Hereditary angioedema (HAE) is a rare, life-threatening, inborn error of immunity disease, characterized by recurrent episodes of subcutaneous or submucosal edema. HAE is caused by deficient or dysfunctional C1 esterase inhibitor (C1-INH), leading to overproduction of bradykinin and the development of massive local edema. Abdominal attacks are painful, of sudden onset and often mistaken for acute abdomen leading to unnecessary surgery.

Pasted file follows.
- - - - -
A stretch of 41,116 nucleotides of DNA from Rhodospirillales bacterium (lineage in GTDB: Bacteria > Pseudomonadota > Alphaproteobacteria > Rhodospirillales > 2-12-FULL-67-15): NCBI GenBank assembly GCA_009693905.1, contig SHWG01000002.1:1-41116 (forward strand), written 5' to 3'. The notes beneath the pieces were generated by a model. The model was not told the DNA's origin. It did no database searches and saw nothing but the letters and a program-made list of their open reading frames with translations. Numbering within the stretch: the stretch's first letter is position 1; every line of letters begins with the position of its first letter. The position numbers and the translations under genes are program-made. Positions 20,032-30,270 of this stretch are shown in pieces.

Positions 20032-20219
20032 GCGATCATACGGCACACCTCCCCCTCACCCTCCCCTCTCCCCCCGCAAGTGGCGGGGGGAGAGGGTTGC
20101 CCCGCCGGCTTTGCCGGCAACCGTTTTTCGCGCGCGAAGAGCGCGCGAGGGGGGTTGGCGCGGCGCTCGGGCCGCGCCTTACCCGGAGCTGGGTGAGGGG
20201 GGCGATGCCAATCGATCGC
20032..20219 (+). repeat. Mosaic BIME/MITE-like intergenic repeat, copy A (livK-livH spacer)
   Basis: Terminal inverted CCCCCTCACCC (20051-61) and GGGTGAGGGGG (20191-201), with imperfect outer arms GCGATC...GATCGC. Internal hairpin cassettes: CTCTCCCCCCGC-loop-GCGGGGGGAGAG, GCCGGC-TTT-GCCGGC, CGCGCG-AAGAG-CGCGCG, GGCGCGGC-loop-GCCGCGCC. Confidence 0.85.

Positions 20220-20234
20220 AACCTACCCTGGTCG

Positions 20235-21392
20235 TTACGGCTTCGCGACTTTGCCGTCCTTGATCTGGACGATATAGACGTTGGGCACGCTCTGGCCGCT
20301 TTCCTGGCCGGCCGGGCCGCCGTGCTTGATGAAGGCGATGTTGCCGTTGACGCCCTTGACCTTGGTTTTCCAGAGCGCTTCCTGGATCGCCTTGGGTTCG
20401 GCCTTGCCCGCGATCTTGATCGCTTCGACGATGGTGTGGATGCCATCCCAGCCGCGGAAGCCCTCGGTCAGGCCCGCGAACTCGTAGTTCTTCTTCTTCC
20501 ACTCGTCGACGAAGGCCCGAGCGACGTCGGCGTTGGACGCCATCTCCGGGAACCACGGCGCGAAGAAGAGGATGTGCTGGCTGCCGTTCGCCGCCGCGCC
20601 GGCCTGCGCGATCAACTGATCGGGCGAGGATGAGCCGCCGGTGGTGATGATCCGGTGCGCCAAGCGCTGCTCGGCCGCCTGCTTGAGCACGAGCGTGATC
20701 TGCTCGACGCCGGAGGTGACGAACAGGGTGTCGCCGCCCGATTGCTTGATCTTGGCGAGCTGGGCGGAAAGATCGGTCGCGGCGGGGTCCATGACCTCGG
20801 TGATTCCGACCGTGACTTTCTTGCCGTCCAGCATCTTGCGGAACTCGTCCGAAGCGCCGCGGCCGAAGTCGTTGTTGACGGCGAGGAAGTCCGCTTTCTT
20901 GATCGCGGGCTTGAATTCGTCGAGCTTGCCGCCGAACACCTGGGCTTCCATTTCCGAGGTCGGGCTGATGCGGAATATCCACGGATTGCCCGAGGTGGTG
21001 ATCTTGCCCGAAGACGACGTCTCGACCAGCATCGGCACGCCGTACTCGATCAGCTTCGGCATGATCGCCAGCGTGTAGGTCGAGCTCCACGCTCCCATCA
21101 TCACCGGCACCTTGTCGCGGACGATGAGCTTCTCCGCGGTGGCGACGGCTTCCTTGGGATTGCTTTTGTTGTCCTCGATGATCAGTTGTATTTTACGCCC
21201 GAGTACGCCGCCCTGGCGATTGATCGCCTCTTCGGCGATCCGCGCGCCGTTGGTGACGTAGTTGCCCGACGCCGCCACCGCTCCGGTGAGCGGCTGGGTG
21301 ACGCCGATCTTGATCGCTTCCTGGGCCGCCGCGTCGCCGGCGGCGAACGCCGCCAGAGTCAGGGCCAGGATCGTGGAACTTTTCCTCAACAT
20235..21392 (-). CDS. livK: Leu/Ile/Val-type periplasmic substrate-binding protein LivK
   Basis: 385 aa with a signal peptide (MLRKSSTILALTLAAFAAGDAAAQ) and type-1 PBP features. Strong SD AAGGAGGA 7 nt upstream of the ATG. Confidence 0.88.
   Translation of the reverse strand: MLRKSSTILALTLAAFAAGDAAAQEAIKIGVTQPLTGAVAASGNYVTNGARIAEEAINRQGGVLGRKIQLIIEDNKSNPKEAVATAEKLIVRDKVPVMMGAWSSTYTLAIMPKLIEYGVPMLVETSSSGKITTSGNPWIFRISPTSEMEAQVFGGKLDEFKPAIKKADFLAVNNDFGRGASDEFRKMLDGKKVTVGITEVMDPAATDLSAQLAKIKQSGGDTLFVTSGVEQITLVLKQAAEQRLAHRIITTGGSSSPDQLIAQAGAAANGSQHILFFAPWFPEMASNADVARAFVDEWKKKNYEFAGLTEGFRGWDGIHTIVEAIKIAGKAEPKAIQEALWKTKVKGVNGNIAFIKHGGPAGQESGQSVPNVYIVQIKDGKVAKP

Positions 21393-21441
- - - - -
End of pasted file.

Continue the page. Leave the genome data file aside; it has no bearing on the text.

Case report: A 54-years-old female at the age of 16 began experiencing recurrent episodes of severe abdominal pain combined with nausea and vomiting, as well as swelling in the extremities, face, genitalia and airways after years. The frequency of angioedema attacks varied from once a week to once a year, with the one episode lasting 1-3 days. The patient has been hospitalized several times due to extreme abdominal pain. She underwent a laparotomy in 1991 as well, but the cause of abdominal pain remained unknown. Also, no cause was found for episodes of swelling - allergic tests were negative. Therapy with antihistamines, glucocorticoids, spasmolytics and analgesics was ineffective. In January 2020, at the age of 53, she was diagnosed with HAE type I - complementary laboratory tests showed low C4 complement level (0.04 g/L), C1-INH level (<8 mg/dL) and low complement C1-INH activity (23%). Recombinant human C1-INH for on-demand treatment was initiated, with high efficiency and good tolerability. Genetic testing was performed – no pathogenic variants identified in SERPING1 (1-8 exons), ANGPT1 (exon 9), F12 (exon 9 and 10). HAE should be considered in the differential diagnosis of patients with recurrent episodes of severe, unexplained abdominal pain. Thus, abdominal HAE attacks contribute significantly to the reduced quality of life of HAE patients. Moreover, the accurate diagnosis of the disease, especially in patients who present only with recurrent abdominal symptoms, remains a challenge.
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